MP: That is the “spooky factor”, but times are changing. Cookies used to be feared, but now if you turn them off, you have a bad Web experience. When you are using social media, you are publicly adding your voice. It you have the expectation that people should not be able to leverage that, you are being unrealistic.
CC: People like walled gardens.
EF: In the book industry, the prime example is Amazon and their ads for related materials. If you comment, you can get rewards, like $25 off the cheapest Kindle.
MP: There is value in ads because you might not know the book is out there.
EF: O’Reilly does the same thing if you buy one of their e-books. When a new edition comes out, they will send you an e-mail.
RL: Transparency has become extremely important.
MP: People want the content, and they have insatiable appetites for it. To the degree that we can deliver that content, they will embrace it. We need to get the right content to as many people as possible.
CC: How do we measure how content is being used?
EF: Book publishers are still trying to figure out how to do it, especially for e-books. The device makers are not ready to put measurement capabilities in their devices yet.
MP: All the standards in the world won’t help us if we have data processing capability from the 1950s! We must choose what to organize.
CC: We must make sure we’re measuring the right things.
Kasabi: A New Data Platform for the Future
Leigh Dodds, Platform Program Manager at Talis Systems Ltd., described Kasabi, their new data platform which is now in beta test. Kasabi is built on the premises that context creates value, and its nature is changing as more and more devices become constantly connected. We point people at related content, and linking creates context. The Semantic Web is a natural step in that process.
If you do not have to spend time curating and managing a database, you can save costs and get your product to market much quicker. You can use the content in the database and put your content on top of it, and will not need to figure out the structure of the database, etc. There is a rapid growth of linked data in several sectors, but that growth presents new problems, such as finding good quality data sources, reliance on the infrastructure, integration into existing systems, and creating revenue from shared data.
Kasabi is making it easy to publish data to extend its reach, while building revenue streams around the data being shared. It is a data marketplace that is trying to help solve the discovery problem by finding and discovering datasets. Kasabi offers a standard API for consistent access to all datasets. Every dataset in Kasabi has 5 APIs associated with it, so there is no need to create one for a new dataset.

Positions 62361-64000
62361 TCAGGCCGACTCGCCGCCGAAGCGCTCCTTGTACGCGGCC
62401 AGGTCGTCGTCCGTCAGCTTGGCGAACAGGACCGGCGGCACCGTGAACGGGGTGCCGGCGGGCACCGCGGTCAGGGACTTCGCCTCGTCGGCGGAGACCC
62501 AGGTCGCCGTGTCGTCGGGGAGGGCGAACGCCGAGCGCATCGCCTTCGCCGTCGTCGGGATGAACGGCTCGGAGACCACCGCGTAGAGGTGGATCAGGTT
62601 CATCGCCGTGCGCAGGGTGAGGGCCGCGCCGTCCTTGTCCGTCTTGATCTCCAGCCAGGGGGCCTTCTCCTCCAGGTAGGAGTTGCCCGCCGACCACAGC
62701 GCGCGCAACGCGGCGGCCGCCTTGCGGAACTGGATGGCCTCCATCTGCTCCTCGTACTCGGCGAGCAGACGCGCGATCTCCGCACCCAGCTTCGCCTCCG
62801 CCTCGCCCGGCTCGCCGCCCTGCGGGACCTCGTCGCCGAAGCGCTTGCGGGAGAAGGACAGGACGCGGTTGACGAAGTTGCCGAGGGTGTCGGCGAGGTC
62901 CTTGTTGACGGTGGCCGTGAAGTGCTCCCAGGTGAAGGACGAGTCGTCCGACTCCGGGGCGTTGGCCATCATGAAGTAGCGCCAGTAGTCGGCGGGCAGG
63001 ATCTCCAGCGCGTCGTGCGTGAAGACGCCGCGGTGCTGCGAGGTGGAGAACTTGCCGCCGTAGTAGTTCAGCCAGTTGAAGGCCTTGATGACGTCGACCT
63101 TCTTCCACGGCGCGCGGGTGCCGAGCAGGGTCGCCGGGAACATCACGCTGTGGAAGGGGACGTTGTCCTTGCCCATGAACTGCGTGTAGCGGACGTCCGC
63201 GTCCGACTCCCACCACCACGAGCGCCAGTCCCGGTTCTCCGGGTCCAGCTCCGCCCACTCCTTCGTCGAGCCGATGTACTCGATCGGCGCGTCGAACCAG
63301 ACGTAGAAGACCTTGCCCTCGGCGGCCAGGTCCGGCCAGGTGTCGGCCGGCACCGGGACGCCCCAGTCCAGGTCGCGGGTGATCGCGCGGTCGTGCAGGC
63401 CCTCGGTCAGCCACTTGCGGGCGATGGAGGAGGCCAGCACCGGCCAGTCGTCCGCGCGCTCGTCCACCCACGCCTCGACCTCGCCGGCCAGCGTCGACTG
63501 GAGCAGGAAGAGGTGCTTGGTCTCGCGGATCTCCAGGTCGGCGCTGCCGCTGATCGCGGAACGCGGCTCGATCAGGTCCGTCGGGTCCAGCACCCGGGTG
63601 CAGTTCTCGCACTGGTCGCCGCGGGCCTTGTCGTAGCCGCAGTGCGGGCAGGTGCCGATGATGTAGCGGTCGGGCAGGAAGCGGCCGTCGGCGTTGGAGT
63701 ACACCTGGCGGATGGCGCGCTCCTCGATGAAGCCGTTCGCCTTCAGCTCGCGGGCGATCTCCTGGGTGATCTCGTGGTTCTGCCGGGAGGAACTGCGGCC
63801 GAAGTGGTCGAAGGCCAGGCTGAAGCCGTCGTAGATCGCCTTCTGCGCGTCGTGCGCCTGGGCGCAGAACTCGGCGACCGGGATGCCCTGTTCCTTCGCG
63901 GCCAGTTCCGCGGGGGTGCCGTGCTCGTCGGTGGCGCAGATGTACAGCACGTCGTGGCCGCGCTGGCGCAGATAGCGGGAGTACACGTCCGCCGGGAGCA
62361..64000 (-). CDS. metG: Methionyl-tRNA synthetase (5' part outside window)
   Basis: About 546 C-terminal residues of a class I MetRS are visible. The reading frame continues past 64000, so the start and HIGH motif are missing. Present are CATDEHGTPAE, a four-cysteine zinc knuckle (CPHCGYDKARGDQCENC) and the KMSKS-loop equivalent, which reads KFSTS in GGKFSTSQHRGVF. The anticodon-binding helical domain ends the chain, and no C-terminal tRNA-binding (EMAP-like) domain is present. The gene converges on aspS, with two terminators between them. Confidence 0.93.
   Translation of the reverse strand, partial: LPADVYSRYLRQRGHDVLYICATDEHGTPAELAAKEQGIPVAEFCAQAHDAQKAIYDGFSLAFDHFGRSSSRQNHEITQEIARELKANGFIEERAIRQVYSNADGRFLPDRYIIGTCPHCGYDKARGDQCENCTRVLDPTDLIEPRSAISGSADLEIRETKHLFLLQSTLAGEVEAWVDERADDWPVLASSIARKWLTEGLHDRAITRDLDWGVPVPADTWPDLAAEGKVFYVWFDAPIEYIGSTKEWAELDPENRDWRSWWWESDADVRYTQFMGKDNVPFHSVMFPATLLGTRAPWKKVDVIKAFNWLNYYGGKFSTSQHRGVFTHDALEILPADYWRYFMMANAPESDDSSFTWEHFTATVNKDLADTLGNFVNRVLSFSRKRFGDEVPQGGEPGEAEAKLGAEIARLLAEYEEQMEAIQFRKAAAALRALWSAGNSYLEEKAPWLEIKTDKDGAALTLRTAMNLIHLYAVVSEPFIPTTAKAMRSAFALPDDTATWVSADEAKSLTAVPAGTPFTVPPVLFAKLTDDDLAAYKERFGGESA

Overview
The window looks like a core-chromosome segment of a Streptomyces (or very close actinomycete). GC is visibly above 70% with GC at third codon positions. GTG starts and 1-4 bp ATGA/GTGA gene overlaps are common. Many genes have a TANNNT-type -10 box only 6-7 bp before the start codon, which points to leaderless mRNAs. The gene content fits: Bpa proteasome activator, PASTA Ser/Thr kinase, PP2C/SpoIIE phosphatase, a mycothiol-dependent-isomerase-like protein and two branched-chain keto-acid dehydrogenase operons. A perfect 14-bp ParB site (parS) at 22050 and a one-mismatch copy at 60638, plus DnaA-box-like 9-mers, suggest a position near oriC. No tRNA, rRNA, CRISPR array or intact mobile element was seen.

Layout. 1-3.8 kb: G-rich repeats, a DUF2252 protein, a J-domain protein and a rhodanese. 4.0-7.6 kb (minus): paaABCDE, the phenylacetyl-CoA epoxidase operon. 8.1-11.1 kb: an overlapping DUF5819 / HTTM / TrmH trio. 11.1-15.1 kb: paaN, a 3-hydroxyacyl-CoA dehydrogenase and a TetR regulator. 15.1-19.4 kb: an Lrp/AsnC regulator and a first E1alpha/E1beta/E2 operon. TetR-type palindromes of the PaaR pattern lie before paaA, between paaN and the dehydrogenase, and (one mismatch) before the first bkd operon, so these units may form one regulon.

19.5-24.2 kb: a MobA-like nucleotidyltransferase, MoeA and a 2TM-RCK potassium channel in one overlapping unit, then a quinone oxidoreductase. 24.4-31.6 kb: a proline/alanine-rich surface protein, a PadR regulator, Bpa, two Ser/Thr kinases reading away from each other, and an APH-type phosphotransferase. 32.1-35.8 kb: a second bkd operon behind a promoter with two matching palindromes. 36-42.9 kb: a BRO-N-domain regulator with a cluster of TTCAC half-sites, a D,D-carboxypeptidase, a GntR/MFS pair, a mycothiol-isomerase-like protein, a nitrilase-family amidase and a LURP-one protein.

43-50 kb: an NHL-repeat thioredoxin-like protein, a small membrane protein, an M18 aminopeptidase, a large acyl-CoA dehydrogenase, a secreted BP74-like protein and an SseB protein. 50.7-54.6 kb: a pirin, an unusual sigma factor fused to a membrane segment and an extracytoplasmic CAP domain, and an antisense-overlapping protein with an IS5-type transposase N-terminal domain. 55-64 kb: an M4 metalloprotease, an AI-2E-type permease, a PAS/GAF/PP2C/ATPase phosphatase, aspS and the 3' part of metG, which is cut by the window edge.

Kasabi provides instant access to datasets by allowing click-through licensing. It is a complete data publishing solution that provides an immediate storefront and platform to host the data. You can very quickly build a dataset about whatever you are interested in.
Today, Kasabi is in beta, everything is free, and content producers and developers are encouraged to conduct trials of the system. At present, there are no plans to charge for hosting. Public domain data can be added to the system and hosted at no charge, and people can use it free. Producers of commercial data will be charged for high volume usage of the APIs, and they will share revenues. Developers will pay for the services they are getting for use of your data, so Kasabi is a low cost model for publishers. Click below to view a short video demonstration.
The day concluded with a brief “fireside chat” by Alan Meckler, long time conference organizer in the information industry and founder of WebMediaBrands, owner of the Semantic Web Media Summit, and associated brands, including semanticweb.com. [Side note: Meckler formerly owned the Computers in Libraries conference and sold it to Information Today in 1995.] He established the first commercial venture on the Web in 1991 and hopes to be in the forefront when the next large explosion in semantic web technologies, which he predicts will occur in about 18 months. Meckler bases that forecast on the observation that last year semanticweb.com had only about 100 readers; now it has 3,800. And almost every day, another semantic web effort is announced, so in 18 months, some major commercial development will be newsworthy.